After seven seasons spent meticulously climbing the Tampa organizational ladder, John Jaso finally got his first chance to play regularly in the bigs in 2010, and the then-26-year-old rookie catcher quickly made a splash. A .372 OBP! A 14.6% walk percentage! The luck to be with an organization that appreciated those numbers, enough to hit him leadoff 45 times!
That made Jaso a trendy fantasy sleeper pick headed into 2011, and… *thud*. That OBP dropped all the way to .298, thanks in no small part to a BB% that fell five points and a K% that rose nearly four, and it’s not like we weren’t already seeing this declining performance before he missed six weeks late in the season with an oblique injury. Oh, and to top it all off: in November, he was traded to Seattle for an alleged felon. Coming off a poor year, headed to a bad team in a ballpark that kills offense, and with competition from Miguel Olivo & Jesus Montero to deal with, Jaso was a complete afterthought headed into 2012.
So just as we could have all predicted… Jaso broke out once again, putting up a .394 OBP that was tied with Carlos Ruiz for third-best in all of baseball among catchers with 350 PA and a .327 wOBA that was fifth-best. He topped his 2010 BB% (going up to 15.5%) and even managed to show some power, doubling his previous career total of 10 homers. All in all, he shockingly ended up being Seattle’s best hitter by a wide margin, despite getting just 20 plate appearances in April as Eric Wedge buried him on the bench. (Believe it or not, Jason didn’t even get behind the plate to catch until May 3, despite making Seattle’s Opening Day roster.)
Over the three full seasons of Jaso’s career, we’ve now seen him be quite good – arguably top-ten, even – twice and unusably awful once. It’s difficult to bet on that kind of inconsistency, and so as he heads into his age-29 season it’s important to look back and see if we can identify which player is the real Jaso.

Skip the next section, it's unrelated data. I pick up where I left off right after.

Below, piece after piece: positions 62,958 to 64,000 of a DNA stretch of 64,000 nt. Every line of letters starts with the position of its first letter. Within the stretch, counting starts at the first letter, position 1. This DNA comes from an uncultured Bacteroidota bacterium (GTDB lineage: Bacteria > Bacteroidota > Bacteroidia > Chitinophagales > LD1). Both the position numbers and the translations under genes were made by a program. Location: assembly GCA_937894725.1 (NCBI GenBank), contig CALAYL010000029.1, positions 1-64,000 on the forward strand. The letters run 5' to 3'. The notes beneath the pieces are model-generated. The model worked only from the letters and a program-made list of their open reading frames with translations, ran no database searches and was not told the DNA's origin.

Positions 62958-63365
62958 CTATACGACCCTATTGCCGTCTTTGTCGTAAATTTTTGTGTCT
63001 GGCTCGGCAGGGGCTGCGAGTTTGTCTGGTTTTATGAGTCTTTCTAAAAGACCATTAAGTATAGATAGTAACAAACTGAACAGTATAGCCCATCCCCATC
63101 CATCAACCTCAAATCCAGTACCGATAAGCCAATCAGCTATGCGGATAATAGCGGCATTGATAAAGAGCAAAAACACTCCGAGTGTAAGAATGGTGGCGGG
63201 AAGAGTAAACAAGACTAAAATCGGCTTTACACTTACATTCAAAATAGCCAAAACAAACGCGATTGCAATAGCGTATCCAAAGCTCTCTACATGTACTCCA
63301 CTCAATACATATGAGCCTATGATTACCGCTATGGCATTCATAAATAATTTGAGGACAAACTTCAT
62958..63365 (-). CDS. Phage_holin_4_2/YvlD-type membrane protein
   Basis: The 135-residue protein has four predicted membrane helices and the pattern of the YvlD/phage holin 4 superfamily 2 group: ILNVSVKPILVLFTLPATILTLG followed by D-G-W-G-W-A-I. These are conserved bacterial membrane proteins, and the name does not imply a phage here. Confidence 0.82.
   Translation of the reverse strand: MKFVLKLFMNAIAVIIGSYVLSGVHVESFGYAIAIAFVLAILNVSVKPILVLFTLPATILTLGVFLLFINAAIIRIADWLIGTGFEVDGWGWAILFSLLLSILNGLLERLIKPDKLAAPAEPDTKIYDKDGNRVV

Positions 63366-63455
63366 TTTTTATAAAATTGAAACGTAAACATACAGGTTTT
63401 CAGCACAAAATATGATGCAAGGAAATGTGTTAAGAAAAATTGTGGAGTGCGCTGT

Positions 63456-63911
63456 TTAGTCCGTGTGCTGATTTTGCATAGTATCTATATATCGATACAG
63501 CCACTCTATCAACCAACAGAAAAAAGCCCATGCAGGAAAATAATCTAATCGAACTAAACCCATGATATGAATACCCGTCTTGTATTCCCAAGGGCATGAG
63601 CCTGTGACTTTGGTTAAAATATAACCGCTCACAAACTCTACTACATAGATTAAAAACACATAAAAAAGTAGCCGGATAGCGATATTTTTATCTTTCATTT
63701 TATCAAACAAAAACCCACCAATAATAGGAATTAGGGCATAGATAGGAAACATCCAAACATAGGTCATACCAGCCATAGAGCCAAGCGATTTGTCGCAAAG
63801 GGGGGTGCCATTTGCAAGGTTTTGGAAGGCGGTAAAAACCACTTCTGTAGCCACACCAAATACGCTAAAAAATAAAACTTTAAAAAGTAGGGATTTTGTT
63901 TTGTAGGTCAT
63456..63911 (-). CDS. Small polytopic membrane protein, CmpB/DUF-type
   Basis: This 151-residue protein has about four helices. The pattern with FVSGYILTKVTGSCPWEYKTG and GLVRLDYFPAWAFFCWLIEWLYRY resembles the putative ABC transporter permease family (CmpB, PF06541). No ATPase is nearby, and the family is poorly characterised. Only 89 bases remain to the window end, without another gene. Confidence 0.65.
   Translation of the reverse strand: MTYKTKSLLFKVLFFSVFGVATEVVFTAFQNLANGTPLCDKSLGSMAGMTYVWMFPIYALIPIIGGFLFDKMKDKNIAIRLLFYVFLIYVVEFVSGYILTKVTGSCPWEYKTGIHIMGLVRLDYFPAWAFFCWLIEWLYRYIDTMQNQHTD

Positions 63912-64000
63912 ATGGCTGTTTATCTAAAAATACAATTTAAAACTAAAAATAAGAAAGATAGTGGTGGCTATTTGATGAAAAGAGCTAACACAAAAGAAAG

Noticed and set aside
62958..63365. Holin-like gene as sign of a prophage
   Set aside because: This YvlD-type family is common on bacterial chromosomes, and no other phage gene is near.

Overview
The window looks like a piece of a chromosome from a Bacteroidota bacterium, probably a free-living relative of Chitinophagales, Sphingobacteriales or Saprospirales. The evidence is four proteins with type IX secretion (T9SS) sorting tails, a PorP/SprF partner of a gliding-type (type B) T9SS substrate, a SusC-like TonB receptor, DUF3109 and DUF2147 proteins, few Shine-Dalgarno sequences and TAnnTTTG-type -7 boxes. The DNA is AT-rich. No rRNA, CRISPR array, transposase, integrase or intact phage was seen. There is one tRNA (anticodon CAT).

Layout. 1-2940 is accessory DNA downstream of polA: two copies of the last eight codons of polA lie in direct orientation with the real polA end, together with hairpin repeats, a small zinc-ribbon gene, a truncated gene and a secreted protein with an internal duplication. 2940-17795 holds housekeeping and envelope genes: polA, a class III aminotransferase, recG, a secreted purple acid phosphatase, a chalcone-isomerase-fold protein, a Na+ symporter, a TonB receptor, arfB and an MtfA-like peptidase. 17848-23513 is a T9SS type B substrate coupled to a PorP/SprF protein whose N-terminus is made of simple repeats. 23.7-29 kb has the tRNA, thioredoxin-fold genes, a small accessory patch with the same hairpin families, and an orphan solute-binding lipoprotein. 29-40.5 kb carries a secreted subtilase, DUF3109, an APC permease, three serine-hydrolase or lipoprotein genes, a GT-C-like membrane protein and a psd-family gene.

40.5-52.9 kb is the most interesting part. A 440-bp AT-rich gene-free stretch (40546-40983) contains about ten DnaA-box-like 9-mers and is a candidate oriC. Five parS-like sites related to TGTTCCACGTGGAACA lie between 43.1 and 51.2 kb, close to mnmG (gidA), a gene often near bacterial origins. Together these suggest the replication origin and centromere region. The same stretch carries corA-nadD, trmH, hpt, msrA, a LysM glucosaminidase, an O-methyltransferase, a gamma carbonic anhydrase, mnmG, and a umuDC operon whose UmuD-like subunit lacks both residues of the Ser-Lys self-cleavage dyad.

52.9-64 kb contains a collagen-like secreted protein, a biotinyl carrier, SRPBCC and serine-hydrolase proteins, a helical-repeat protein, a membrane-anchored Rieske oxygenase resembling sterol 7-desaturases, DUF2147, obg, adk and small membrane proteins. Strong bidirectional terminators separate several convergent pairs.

The good news is, the signs are pointing in the right direction for Jaso to continue last year’s productivity, starting with his own approach to the game:
“I feel like I’ve become a big-league hitter this year. My first year in the majors, I had success. I was new. Teams didn’t have a scouting report on me,” Jaso said.
“Then teams had the chance to see me, challenge me differently. I fell off the second year but learned a lot.
“This season, I tried to put the two together. What I’d learned, how my approach needed to change, what I’d done to be successful,” Jaso said.
Need evidence of a changed approach? Look no further than this side-by-side comparison showing Jaso’s remarkably different batting stance between 2011 & 2012. Instead of being low and crouched, Jaso stands up straight, with a very open stance and hands held high. As Jaso says in the article excerpted above, he really started doing that as a concession to age, but it’s made him a different player. Despite the huge differences in his line between 2010 & 2011, his peripherals were largely the same. His line drive percentage, flyball/groundball rates, and contact rates were relatively static. The big difference between the two years seemed to be that he was swinging more at pitches outside the zone, and getting no love from BABIP on the balls he made contact with, sinking from .282 to .244.
Yet in 2012, Jaso’s new approach changed everything. His line drive rate shot from 17.7% to 25.4%, the best of any catcher in the game. His BABIP rebounded to .298, which is good both in that it’s better than his subpar 2011 but not so high that you’d expect it to collapse again in 2013. He hit fewer flyballs, but more began to leave the park, giving him a solid 14.3 HR/FB% mark.
If there’s a downside here, it’s that Jaso has one of the larger platoon splits in the bigs, putting up just a .532 OPS against lefties in his career against a .789 mark against righties, a discrepancy that was even larger in 2012 at .323/.927. That’s something for daily leaguers to keep in mind; then again, he’s been given just 104 plate appearances against lefties in his entire career, so it’s difficult to extrapolate from that small sample that he simply cannot hit them.
Either way, Jaso’s now been very good for two of his three seasons, and it very much looks like that the poor 2011 was the fluke, not the outstanding 2012. It’s hard to think, that with Olivo a free agent and Montero looking more & more like a DH, that Jaso won’t be Seattle’s regular catcher in 2013. In whatever amount of time he’s got remaining before Mike Zunino comes up to take his job, Jaso is situated perfectly to be an outstanding value next year.